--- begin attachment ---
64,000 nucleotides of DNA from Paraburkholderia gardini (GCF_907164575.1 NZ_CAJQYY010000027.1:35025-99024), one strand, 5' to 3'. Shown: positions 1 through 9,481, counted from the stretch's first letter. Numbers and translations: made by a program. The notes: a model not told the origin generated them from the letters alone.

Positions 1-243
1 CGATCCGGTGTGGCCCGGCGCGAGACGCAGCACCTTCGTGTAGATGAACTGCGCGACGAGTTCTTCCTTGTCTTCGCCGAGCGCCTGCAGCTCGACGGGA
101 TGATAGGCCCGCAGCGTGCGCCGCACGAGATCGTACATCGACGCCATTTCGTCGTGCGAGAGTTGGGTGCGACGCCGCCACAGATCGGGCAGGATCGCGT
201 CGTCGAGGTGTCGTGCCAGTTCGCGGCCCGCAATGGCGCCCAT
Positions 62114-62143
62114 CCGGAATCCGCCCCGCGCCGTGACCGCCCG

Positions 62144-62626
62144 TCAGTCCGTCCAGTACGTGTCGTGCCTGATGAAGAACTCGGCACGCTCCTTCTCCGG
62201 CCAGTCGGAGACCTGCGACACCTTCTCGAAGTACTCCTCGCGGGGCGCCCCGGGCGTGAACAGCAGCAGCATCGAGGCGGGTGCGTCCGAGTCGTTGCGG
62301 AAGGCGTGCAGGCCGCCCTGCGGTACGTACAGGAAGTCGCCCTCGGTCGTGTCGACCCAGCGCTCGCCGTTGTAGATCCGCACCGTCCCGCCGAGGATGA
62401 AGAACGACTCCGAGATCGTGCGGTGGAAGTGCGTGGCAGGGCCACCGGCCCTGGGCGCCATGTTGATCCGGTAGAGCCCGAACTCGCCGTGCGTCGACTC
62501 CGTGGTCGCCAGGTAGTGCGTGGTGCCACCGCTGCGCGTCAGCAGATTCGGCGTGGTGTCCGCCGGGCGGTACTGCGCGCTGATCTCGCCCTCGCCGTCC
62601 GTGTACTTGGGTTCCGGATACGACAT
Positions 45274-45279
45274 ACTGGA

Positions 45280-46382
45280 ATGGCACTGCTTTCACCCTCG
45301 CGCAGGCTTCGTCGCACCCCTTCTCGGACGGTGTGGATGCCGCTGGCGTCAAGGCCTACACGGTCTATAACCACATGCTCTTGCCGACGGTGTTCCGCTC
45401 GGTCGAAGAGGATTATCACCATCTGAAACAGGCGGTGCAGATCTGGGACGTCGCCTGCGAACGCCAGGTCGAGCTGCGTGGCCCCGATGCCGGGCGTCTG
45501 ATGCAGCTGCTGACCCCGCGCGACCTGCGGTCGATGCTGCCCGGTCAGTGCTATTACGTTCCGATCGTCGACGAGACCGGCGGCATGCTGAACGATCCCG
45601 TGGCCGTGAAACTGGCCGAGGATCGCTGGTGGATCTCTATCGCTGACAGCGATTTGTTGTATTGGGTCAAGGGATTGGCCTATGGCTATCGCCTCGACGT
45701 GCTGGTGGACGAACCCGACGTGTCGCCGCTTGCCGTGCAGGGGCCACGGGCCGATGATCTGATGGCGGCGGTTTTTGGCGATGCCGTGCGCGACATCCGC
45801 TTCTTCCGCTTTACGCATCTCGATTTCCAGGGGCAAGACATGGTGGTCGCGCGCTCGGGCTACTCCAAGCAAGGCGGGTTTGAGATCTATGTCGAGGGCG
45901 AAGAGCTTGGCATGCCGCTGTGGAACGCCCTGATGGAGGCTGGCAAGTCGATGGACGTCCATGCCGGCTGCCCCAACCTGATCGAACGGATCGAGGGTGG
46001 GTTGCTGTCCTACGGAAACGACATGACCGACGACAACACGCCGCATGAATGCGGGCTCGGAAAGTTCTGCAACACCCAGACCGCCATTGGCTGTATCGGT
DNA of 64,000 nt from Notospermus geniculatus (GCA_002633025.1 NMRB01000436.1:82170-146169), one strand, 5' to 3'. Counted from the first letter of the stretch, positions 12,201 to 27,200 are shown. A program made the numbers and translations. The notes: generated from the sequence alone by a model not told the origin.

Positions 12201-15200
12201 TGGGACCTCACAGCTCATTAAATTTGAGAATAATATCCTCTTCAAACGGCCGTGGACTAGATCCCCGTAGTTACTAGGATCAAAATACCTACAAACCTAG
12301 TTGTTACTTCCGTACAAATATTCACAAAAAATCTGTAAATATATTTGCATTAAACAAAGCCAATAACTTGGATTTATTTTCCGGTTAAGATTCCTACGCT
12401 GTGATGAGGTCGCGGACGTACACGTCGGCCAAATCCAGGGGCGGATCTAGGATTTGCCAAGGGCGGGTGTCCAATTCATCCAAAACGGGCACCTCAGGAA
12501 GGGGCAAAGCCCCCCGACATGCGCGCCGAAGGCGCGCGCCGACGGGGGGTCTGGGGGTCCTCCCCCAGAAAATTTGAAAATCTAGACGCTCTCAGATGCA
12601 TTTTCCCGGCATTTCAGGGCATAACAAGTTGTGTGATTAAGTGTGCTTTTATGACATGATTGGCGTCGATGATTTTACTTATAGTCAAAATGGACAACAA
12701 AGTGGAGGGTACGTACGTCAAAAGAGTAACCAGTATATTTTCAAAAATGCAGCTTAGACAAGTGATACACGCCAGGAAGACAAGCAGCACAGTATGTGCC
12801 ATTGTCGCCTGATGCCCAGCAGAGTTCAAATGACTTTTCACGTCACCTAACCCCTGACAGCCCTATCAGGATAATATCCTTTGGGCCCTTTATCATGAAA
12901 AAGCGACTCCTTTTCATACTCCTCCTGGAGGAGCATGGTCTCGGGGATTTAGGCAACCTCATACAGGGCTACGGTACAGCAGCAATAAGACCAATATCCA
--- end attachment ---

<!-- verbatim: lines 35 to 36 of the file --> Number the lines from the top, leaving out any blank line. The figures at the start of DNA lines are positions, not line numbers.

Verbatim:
12801 ATTGTCGCCTGATGCCCAGCAGAGTTCAAATGACTTTTCACGTCACCTAACCCCTGACAGCCCTATCAGGATAATATCCTTTGGGCCCTTTATCATGAAA
12901 AAGCGACTCCTTTTCATACTCCTCCTGGAGGAGCATGGTCTCGGGGATTTAGGCAACCTCATACAGGGCTACGGTACAGCAGCAATAAGACCAATATCCA